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Six years on, Coal India woes could sail to Cochin shipyard

Will we see a repeat of Coal India Ltd episode for the initial share sale of Cochin Shipyard Ltd?

Published: 29th March 2017 02:06 AM  |   Last Updated: 29th March 2017 06:39 AM   |  A+A-

File Image for Representational Purposes. | AP

Express News Service

KOCHI: Will we see a repeat of Coal India Ltd episode for the initial share sale of Cochin Shipyard Ltd? Trade Unions forced nearly 400,000 employees of Coal India from applying for Coal India Ltd’s initial public offer (IPO) during 2010.

In November 2010, the Coal India employees lost Rs 623 crore at the time of listing. Sure, technically this was a notional loss, but try telling that to the Coal India employees, whose loss that day translated into gains for the foreign institutional investors! For the Cochin Shipyard’s IPO, the company has set aside 8.24 lakh shares for its 1800-odd employees.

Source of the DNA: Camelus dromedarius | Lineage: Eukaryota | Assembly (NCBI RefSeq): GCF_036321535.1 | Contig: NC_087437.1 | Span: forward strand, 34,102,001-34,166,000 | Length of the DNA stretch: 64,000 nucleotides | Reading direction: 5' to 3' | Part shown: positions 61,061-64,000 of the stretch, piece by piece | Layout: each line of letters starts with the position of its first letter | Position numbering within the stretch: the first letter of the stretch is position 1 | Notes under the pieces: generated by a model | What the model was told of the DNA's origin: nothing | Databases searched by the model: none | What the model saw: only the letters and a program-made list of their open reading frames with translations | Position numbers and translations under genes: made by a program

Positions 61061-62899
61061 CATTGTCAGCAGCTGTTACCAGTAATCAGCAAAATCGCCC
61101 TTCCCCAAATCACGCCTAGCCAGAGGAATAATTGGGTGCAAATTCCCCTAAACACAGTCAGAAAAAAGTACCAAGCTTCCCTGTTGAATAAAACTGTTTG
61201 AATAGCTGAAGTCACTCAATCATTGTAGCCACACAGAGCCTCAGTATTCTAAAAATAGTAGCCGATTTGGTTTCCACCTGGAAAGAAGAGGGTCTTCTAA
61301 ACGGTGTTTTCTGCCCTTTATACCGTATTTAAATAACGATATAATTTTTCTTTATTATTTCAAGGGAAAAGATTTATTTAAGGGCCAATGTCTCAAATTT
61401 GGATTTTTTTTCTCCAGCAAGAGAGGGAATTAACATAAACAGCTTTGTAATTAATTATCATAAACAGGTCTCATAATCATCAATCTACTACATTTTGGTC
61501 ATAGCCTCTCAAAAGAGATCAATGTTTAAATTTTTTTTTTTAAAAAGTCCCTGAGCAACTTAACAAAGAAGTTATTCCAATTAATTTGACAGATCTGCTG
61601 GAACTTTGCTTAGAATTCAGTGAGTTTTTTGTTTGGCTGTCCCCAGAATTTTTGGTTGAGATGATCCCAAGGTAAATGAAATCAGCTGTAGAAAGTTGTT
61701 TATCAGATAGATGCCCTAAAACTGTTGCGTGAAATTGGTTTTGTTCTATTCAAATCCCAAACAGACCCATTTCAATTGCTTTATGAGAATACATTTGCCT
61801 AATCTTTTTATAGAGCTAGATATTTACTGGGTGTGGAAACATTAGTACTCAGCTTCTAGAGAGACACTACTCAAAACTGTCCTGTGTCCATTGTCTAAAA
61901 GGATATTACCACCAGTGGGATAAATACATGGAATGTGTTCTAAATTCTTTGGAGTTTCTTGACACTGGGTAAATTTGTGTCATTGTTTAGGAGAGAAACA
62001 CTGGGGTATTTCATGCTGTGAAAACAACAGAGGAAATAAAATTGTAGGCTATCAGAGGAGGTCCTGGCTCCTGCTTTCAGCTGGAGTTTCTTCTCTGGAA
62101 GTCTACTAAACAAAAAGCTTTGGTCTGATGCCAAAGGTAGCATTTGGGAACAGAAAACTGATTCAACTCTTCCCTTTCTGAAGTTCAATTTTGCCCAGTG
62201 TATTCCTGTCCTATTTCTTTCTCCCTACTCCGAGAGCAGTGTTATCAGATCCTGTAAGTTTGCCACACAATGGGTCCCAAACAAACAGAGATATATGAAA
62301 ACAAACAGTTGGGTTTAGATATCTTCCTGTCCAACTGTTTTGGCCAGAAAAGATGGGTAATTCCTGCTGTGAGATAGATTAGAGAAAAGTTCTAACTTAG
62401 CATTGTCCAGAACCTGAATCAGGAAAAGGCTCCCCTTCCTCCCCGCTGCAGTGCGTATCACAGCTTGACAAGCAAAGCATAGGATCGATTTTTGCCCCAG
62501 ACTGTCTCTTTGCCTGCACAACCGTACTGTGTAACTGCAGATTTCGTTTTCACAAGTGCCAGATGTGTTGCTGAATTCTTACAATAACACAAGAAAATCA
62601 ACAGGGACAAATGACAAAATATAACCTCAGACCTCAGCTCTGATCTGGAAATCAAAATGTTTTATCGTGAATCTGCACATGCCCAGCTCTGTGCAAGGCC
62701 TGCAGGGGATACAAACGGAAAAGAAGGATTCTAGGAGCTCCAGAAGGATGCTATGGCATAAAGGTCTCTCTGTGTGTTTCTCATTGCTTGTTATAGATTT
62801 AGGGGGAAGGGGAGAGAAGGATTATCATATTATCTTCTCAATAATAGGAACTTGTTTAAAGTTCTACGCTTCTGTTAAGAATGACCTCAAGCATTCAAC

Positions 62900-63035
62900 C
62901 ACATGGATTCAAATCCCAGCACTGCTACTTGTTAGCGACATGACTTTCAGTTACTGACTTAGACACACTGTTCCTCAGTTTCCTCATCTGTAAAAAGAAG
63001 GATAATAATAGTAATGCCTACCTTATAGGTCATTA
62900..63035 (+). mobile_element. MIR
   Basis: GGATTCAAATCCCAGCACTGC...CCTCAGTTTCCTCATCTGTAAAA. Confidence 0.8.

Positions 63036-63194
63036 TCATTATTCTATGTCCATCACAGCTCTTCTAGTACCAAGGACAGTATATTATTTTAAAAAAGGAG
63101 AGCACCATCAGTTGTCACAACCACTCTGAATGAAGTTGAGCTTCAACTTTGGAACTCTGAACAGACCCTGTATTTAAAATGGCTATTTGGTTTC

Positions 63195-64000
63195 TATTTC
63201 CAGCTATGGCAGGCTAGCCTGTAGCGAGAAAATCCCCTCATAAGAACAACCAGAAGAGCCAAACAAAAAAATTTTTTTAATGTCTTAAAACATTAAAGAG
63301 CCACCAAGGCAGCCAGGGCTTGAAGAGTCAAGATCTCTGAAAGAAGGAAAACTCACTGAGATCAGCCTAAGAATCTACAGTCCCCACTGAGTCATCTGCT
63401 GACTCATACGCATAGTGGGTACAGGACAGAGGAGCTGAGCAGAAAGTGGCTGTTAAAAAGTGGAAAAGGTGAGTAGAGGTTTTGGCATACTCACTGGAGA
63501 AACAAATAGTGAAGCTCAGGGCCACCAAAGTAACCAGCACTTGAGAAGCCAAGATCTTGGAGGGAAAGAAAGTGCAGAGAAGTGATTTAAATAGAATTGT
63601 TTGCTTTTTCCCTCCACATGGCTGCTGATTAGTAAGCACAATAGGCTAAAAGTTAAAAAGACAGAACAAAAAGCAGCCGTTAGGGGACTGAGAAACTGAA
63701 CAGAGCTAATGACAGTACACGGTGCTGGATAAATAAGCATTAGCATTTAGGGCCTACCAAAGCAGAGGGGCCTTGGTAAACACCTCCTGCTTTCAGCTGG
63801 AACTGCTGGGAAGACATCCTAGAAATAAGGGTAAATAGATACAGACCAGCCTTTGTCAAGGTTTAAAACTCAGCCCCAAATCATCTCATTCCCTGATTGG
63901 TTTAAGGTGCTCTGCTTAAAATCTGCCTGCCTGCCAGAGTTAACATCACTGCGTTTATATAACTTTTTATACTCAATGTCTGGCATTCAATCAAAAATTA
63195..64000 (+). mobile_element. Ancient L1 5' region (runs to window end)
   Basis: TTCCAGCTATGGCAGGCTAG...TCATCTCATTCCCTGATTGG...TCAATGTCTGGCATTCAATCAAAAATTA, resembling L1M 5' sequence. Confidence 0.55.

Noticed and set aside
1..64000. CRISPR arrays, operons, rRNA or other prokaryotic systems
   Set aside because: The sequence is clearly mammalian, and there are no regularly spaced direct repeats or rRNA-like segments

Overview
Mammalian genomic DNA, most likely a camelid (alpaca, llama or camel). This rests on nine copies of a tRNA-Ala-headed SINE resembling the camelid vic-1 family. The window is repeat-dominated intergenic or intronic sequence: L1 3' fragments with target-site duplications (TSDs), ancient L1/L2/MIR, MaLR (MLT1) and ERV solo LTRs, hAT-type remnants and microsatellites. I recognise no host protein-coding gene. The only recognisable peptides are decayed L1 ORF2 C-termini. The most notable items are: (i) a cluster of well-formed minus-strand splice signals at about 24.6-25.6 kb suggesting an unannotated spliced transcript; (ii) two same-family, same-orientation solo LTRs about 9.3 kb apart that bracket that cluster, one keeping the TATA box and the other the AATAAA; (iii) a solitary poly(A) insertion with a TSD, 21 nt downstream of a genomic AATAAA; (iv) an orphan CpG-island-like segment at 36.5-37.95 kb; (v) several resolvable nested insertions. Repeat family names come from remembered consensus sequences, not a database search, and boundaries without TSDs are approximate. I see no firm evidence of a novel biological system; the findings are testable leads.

As per the regulatory filings, the IPO will also offer a five per cent discount on the final price for the shares offered to employees. Notionally, the Shipyard employees stand to gain a few crores of rupees, right on the first day of listing and much more in the days come. But, first they need to make sure they don’t land in the same boat as their Coal India counterparts.

Rewind to August, 2016 when representatives of three investment banks - SBI Capital Markets, JM Financial and Edelweiss Financial - faced protests from the Cochin Shipyard Joint Action Front, a confluence of CITU and INTUC. Result: the bankers were so scared by the ferocity of the protest in front of the main gate that they were forced to take the sea-route to enter the Shipyard premises.

Analysts are convinced Cochin Shipyard’s business looked promising, and could offer a Coal India-type bonanza immediately after the listing. Here is why: Cochin Shipyard has been continuously reporting profits in the last five years. The total revenues and profit after tax increased from Rs 1473.7 crore and Rs 155.32 crore respectively in 2012 to Rs 2099.28 crore and Rs 285.82 crore in 2016 fiscal. In other words, a compounded annual growth rate (CAGR) of 9.25 per cent and 16.47 per cent respectively.

“Ship-building is a capital-oriented business. Though I’m yet to go through the draft red herring prospectus, I’m sure the Cochin Shipyard IPO would offer attractive valuation to investors. The outlook for the next 2-3 years is good,” says Vinod Nair, research head at Geojit, a stock-broking outfit.

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